Keys to the Past

Local History

Shincliffe (County Durham)

Shincliffe © DCC 2007
Shincliffe © DCC 2007

Shincliffe © DCC 2007
Shincliffe © DCC 2007

Shincliffe © DCC 2007
Shincliffe © DCC 2007

Shincliffe © DCC 2007
Shincliffe © DCC 2007

Shincliffe © DCC 2007
Shincliffe © DCC 2007

Shincliffe is a village standing close to the River Wear just to the south of Durham.

The village name comes from the Old English word 'Scinna', meaning ghost or demon and seems to mean haunted cliff. Shincliffe was first recorded in AD 1085 as 'Scinneclif', when Bishop Carileph gave the area to the Prior and Convent of Durham.

However, there is evidence for occupation in the area from long before the medieval period. The earliest object to be found is a simple flint knife discovered near Manor Farm. It probably dates to the Bronze Age. We know little else about Shincliffe in prehistory.

There is some evidence for a Roman presence in the vicinity of Shincliffe. The course of a Roman road between the Tees and the Tyne (suggested in the 18th century by 'John Cade Edq. of Durham'), may have run close by, and a Roman villa may have stood nearby at Old Durham.

Shincliffe seems to have always been an important area in relation to river crossings. There have been bridges at this site since the end of the 12th century. 'The making of a bridge' is mentioned in 1368, but by 1385 it was said to be in a ruined state. Bishop Skirlaw built a new bridge in 1405. This was destroyed and rebuilt between 1537 and 1540. This bridge was washed away in 1753 and replaced by another which survived until 1824, when the present bridge was built.

One of the oldest standing buildings in the area is Shincliffe Mill which dates from 1303. Corn was ground here until 1900. A number of 18th century buildings also remain: Shincliffe Hall, Old House, The Rectory, The Manor House and a number of cottages. With the coming of the Industrial Revolution, Bank Top colliery was opened in 1839 together with two railway stations; one of which was County Durham's first.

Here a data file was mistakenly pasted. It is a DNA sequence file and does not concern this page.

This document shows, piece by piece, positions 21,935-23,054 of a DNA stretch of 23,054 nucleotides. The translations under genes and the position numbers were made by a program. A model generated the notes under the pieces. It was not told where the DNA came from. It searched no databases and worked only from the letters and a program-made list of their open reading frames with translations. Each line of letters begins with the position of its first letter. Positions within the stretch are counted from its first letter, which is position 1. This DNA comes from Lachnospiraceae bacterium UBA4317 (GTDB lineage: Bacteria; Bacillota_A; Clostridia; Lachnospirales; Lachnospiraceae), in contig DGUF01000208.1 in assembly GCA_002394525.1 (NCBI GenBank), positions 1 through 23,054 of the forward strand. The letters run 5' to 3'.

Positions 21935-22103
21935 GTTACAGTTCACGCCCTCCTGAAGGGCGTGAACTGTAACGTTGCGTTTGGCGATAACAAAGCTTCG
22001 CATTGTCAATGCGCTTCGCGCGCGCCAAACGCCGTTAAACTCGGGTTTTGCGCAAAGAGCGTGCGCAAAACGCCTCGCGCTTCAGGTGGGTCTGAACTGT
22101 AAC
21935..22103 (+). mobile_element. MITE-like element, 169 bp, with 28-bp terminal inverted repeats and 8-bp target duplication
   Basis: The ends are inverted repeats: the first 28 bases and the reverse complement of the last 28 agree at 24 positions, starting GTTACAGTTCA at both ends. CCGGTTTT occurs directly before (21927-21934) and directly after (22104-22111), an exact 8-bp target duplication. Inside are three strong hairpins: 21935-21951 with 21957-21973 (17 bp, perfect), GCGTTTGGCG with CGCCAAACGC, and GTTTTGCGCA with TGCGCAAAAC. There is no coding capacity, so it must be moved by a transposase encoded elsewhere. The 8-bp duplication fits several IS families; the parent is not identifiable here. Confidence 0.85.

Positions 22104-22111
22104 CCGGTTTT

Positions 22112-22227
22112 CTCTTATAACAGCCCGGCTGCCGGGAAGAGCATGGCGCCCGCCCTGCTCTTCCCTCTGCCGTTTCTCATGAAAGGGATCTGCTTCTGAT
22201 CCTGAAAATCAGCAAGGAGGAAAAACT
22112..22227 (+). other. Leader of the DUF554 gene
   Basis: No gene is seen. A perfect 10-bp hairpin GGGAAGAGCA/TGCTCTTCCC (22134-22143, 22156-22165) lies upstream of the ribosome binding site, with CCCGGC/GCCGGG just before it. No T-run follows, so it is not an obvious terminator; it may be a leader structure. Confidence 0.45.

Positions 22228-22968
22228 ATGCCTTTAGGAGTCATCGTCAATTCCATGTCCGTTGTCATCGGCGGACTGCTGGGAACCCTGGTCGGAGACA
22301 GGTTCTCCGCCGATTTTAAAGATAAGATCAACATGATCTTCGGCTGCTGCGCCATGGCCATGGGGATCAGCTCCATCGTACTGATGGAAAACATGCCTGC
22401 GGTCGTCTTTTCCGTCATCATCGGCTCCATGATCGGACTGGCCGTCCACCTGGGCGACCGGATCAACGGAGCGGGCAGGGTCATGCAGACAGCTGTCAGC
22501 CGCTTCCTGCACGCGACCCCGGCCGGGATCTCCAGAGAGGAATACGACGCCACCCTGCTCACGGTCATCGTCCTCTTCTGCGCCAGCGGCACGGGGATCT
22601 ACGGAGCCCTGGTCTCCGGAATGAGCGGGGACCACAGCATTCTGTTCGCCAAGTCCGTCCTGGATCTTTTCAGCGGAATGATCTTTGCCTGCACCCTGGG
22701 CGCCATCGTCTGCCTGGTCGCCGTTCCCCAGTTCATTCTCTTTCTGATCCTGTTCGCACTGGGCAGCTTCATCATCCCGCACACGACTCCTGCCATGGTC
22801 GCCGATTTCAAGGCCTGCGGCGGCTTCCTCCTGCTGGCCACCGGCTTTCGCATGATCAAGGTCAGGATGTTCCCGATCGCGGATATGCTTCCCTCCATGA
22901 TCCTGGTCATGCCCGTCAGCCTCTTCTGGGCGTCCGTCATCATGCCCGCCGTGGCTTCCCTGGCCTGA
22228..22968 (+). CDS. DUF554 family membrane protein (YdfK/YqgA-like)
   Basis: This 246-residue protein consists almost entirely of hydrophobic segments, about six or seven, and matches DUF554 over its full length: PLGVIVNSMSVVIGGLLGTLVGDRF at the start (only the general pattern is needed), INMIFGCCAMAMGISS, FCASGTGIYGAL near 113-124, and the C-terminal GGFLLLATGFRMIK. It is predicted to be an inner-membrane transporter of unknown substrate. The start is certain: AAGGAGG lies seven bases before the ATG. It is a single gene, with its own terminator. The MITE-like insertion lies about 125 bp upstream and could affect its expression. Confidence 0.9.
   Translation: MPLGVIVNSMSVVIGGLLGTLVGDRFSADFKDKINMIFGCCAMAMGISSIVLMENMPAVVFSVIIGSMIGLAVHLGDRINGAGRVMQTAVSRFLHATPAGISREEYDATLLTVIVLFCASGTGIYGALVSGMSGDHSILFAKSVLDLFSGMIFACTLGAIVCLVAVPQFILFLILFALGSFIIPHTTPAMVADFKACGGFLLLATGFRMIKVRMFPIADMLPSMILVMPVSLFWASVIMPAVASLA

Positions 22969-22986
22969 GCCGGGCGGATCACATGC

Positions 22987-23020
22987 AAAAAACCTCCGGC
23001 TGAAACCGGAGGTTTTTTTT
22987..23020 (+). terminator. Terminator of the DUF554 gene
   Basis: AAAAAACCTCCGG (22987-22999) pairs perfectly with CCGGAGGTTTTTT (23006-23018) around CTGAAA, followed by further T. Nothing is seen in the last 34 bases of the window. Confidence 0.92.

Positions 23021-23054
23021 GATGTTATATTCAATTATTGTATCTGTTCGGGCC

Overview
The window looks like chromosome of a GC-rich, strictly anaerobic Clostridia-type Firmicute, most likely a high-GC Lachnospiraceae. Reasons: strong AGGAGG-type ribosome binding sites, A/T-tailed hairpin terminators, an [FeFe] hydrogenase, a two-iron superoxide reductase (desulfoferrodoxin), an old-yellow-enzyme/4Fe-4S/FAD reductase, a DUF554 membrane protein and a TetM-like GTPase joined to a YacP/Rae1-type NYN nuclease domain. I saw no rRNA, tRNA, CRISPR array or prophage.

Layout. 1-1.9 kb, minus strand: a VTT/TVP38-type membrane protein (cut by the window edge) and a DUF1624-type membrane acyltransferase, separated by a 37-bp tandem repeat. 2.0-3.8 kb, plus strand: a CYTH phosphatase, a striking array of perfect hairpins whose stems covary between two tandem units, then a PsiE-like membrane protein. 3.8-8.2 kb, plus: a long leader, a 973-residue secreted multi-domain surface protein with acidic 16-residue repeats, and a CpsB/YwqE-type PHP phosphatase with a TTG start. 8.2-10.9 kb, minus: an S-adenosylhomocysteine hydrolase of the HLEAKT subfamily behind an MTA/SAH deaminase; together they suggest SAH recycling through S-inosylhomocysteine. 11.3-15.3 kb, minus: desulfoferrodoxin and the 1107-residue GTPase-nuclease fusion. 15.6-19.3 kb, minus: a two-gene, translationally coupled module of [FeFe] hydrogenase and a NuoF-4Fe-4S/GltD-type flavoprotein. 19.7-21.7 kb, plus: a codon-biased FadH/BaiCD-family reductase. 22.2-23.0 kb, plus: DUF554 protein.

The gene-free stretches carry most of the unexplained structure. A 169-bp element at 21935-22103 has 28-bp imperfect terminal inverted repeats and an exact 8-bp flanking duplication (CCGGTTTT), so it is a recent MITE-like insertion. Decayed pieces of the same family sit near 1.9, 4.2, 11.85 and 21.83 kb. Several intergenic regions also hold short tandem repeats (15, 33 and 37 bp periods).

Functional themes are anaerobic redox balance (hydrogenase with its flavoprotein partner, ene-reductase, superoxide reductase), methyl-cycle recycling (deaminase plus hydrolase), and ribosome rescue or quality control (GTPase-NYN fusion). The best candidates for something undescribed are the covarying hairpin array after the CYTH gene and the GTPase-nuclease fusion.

Shincliffe (Village) Station was the passenger terminus of the Durham & Sunderland railway, which opened on 28th July 1839, and though not within the City boundary, provided Durham with its first rail access. The line itself, after leaving the station and crossing the Wear, continued on to Houghall, and to small pits beyond until the 1850s. The station closed on 24th July 1893 with the opening of a new NER branch line from Sherburn House to its terminus at Elvet Station, nearer the City centre. Following its use as a Council depot for a number of years, the old station was sympathetically incorporated into a modern housing development, thus ensuring its preservation. Whilst its brick arches may appear to be the remnant of a viaduct, their purpose was to support the station platforms alongside the embankment, which carried the track over the bridges across the village road and the Wear.

The contributions of the people of Shincliffe to the war effort during the First World War and later conflicts are reflected in the various memorials contained within St. Mary's Church. An ornate WW1 reredos screen was once located behind the altar of the church until a fire in 1980 prompted it's relocation to a wall-mounted position; a number of plaques commemorate men who were killed in 1916 in the battle for the Butte de Warlencourt, and a stained glass window is dedicated to the memory of those who served in WW2.

Reference number:D6882
Event(s):The identification of Historic Landscapes in Durham Project; Chris Blandford Associates

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Please note that this information has been compiled from a number of different sources. Durham County Council and Northumberland County Council can accept no responsibility for any inaccuracy contained therein. If you wish to use/copy any of the images, please ensure that you read the Copyright information provided.